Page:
Daylight savings time and the time zone in the Netherlands

After recent nieuws about the plan of the European Commission to abolish daylight savings time, I decided to investigate the subject. The summary: winter time is our ‘normal’ time, Daylight Savings Time (DST) advances the clock one hour so that we have can enjoy the sunlight longer during summer evenings. The advantage of longer daylight in the summer is clear. I also like having longer sunlight on a summer evening when I’m relaxing in my garden with guests. The Dutch Olympic Committee*Dutch Sports Federation thinks that the extra sunlight in the evening is important for sports participation. I understand that because I also like to go surfing or swimming in the sea after my work. They also mention running, but that is also possible in the dark.

However, the longer daylight for leisure after the workday is the only substantial advantage of daylight savings time. In the different news items and the expansive Wikipedia article about DST I read that the other alleged advantage, lower electricity consumption, is doubted. On the other hand the evidence for negative effects, such as disruption of our circadian rhythm and sleep pattern, is convincing. While I personally don’t experience sleep problems during the beginning and end of DST, it is apparently disruptive to many other people. En the complexity of the clock change is also an argument against DST. Telephones and computers change automatically, but my oven and mechanical clock don’t. There is extra confusion when you have to make a an international phone call because you have to take DST into account when you convert your local time to other time zones.

The first news item also point out that the Netherlands should actually use Western European Time because of it’s geographic location, just like the United Kingdom. In other words, the our clock is actually one hour (two when we use DST) ahead of the solar time. If the solar time would be followed exactly, the sun would reach it highest point at 12:00 hours. A look at the Wikipedia article on time zones tells us that it is even more extreme elsewhere in the world. Russia has a very strange application of time zones, China has one time zone for the whole country (!) and the western tip of Spain deviates strongly. The time zones in the United States do make sense and match the solar time.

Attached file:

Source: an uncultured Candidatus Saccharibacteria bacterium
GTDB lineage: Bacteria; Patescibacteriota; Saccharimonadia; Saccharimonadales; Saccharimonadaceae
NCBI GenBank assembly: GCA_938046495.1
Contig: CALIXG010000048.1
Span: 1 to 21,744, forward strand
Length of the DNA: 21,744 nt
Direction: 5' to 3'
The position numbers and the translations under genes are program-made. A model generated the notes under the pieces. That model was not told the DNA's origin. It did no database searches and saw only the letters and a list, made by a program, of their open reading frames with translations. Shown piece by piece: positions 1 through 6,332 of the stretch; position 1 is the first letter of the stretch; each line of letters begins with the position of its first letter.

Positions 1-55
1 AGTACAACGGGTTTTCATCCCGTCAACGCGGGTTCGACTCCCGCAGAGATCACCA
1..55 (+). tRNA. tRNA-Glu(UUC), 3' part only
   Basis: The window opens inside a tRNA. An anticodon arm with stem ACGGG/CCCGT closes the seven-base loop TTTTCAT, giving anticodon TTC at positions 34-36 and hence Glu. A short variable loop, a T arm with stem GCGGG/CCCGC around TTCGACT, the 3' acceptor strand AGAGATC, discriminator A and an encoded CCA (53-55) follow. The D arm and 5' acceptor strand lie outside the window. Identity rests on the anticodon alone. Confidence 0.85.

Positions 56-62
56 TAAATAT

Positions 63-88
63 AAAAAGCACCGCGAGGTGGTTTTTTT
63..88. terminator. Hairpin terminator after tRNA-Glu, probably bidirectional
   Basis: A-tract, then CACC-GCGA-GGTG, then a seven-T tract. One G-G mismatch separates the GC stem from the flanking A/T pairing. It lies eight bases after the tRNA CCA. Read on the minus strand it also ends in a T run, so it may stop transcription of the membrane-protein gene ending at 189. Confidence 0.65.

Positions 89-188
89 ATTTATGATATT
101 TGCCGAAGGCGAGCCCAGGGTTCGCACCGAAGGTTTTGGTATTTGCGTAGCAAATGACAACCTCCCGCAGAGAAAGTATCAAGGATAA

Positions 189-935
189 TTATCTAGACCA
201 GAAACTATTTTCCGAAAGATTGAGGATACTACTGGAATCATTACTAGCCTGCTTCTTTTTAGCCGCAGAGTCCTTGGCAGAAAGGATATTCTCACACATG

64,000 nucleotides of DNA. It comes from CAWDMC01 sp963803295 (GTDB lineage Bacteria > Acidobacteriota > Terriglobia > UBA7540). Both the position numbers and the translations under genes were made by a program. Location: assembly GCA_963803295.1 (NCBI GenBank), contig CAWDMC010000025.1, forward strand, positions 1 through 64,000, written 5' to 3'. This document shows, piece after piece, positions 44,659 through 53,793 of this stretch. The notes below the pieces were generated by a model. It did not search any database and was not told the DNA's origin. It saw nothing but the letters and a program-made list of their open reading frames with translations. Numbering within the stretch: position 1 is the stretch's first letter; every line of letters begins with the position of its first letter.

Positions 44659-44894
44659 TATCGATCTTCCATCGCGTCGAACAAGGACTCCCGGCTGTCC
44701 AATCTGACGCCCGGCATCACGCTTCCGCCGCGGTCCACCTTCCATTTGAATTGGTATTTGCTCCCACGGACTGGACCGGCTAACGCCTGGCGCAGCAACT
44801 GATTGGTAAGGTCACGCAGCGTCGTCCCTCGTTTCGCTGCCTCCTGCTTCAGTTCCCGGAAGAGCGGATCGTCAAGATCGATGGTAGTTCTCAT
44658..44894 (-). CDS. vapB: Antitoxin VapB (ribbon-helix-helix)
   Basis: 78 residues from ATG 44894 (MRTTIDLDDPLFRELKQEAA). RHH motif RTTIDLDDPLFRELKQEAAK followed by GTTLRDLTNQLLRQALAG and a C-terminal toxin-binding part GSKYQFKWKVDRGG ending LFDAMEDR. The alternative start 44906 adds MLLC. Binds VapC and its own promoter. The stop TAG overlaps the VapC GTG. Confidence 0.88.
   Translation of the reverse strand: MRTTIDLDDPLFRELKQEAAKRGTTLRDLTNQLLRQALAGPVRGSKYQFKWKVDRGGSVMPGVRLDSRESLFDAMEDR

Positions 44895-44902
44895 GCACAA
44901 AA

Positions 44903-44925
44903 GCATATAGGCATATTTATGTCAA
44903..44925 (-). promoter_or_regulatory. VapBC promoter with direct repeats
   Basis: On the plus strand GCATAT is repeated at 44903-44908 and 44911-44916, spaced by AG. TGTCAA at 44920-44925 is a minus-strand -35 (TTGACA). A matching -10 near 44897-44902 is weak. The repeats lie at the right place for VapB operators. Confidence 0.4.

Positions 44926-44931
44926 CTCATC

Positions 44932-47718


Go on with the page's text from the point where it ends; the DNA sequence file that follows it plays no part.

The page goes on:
Because it interested me to see how the time zone in the Netherlands compares with others, I compared the time of dusk and dawn in The Hague with two other cities. The Hague lies at the 52th parallel north, which is a line of about 111 kilometers wide running over the earth in east-west orientation. Other places on this parallel receive roughly the same amount of daylight, no matter their distance from The Hague. To compare I have chosen Cambridge in the United Kingdom and Lipetsk in Russia.

In the tables below you can see the results. The data was taken from the website Time and Date and applies to 2018. I compare the shortest and longest day for the three cities. Cambridge is located in the geographical center of the WET zone and matches the solar time very closely. Lipetsk is one of the few larger cities in Russia which has a geographically fitting time zone and is relevant because Russia doesn’t use DST.

Current situation
City Date Sunlight Noon Day length
Cambridge 21 Jun 04:38–21:24 13:01 16:46
Den Haag 21 Jun 05:22–22:06 13:44 16:44
Lipetsk 21 Jun 03:57–20:48 12:23 16:51
Cambridge 21 Dec 08:06–15:48 11:57 07:42
Den Haag 21 Dec 08:48–16:32 12:40 07:43
Lipetsk 21 Dec 08:30–16:08 12:19 07:38

In the first news item I mentioned it is written that the chairman of the European Commission, Jean-Claude Juncker, has a personal preference for permanent DST if we would indeed abolish the current DST. As the first news item explained this is quite an extreme change, because the time in the winter will then have the same large deviation from the solar time as it does during the summer. The consequence is that the sun will rise as late as 9:48 on 21 December in The Hague. I consider this very undesirable and it will certainly not help our cyrcadian rhythms. Effectively it means that we will have to rise even earlier during the night in the winter.

Permanent DST
City Date Sunlight Noon Day length
Den Haag 21 Jun 05:22–22:06 13:44 16:44
Den Haag 21 Dec 09:48–17:32 13:40 07:43

Abolishing DST seems the most logical choice to me, a good compromise. And what if we were to look at the problem in a different way? After we abolish DST we could decide start the workday earlier, at 8:00 hours instead of 8:30 hours for example, to win back some sunlight in the evening

Abolishing DST
City Date Sunlight Noon Day length
Den Haag 21 Jun 04:22–21:06 12:44 16:44
Den Haag 21 Dec 08:48–16:32 12:40 07:43

If we wanted to be entirely correct we shouldn’t just abolish DST but also start to use WET. This takes it too far for my taste because we loose even more light during the summer evenings then. Because the Netherlands lies in the eastern half of the WET zone, the clock is slightly ahead of solar time.

Abolishing DST and switching to WET
City Date Sunlight Noon Day length
Den Haag 21 Jun 03:22–20:06 11:44 16:44
Den Haag 21 Dec 07:48–15:32 11:40 07:43

Finally, there was news that the EU member states postponed a decision on DST. The Netherlands apparently wants to use the same time zone as Germany. And the European Commission wants to avoid a patchwork of different time zones in the EU because it would be bad for the economy. I don’t follow this line of reasoning because the United States, the largest economy in the world, use four time zones without a clear disadvantage to its economy. So I don’t see any issue if the EU abolishes DST en the Netherlands, Belgium, Luxembourg, France and Spain switch to WET while the rest of the EU uses Central European Time or Eastern European Time.

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